With a charge to understand and research the religious divide in Salt Lake City, a group of diverse Honors students developed a pilot program that gave youth an interfaith experience during their formative years, showing the value of interfaith cooperation and communication when confronting differences with peers. The team wanted the program to be simple enough to be easily replicated by other groups seeking to break down religious barriers that divide communities. A film editor documented their efforts, and they presented the film to the community at an event in the Fine Arts Museum.
Early in the year, Reverend France Davis of the Calvary Baptist Church and Reverend Frederick Quinn of the All Saints Episcopal Church provided a foundation of religious understanding to help the students plan their project. “The students were excited about the idea of working with youth who are at a critical age for making decisions about religion,” Reverend Davis said. “The project was interactive and participatory, allowing our nine Honors students and the young people to work together toward bridging the religious gap.”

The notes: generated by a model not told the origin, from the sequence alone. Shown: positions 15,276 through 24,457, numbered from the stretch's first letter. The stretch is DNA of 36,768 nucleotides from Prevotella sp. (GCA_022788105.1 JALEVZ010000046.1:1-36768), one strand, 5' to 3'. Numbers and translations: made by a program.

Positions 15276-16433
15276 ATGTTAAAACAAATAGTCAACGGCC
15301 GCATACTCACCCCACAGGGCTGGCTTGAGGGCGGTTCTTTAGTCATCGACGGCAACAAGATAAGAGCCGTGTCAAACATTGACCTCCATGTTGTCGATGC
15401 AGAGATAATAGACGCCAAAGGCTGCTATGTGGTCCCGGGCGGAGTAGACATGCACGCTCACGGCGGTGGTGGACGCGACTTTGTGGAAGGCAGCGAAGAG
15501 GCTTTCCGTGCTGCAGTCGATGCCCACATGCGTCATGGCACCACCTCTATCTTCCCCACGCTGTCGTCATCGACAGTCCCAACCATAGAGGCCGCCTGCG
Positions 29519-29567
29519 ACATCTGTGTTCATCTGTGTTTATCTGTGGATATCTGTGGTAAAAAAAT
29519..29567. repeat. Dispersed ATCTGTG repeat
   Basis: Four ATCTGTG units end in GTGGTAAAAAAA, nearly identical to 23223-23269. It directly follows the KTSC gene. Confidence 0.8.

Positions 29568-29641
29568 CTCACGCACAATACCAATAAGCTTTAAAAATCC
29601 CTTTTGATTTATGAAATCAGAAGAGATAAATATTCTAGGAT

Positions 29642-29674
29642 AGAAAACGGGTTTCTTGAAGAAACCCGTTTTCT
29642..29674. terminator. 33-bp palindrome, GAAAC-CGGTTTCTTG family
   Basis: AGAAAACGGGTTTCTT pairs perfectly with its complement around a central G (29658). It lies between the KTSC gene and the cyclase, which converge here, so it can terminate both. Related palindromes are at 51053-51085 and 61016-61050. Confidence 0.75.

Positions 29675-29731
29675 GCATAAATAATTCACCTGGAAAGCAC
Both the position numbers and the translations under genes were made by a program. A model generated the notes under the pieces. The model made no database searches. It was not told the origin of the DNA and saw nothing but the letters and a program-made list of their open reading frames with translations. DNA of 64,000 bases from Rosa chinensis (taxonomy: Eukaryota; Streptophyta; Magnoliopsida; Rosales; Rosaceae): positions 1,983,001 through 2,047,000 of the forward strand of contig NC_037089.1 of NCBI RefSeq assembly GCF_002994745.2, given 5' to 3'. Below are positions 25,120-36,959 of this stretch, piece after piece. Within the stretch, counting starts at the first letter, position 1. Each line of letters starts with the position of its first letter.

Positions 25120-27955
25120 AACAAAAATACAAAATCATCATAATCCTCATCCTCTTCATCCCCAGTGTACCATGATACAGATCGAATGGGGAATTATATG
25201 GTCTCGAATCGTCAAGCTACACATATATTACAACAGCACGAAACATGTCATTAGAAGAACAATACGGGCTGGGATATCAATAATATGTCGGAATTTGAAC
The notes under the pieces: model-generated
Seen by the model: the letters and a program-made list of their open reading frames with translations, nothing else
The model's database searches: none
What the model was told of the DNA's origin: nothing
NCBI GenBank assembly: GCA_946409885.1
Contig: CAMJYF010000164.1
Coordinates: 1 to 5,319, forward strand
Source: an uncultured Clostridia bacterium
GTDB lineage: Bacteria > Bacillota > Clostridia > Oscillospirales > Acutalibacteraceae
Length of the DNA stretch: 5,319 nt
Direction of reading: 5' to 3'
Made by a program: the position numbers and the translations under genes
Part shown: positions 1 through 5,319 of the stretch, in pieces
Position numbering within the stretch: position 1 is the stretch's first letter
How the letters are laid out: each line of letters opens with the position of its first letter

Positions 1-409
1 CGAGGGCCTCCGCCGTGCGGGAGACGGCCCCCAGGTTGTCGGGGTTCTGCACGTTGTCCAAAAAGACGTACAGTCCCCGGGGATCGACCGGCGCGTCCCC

The Think Tank hosted two community building events focused on improving religious understanding. A recruitment committee researched the religious composition of the community and identified 60 youth, age 11-14, from diverse religious populations who agreed to participate in the project, with the approval of their parents and religious leaders. Two graduate students form the U Department of Parks and Recreation created team-building activities, designed to help the young people get to know each other, build a sense of unity and promote discussion. Many of the youth indicated that they had never spoken so openly and deeply about religion with other people their own age. During dialogue sessions, the youth asked questions and participated openly in a religious discussion. Although some were apprehensive, most participants learned that questions asked respectfully and in the right context helped them overcome the mystery and confusion that fear of the unknown often brings.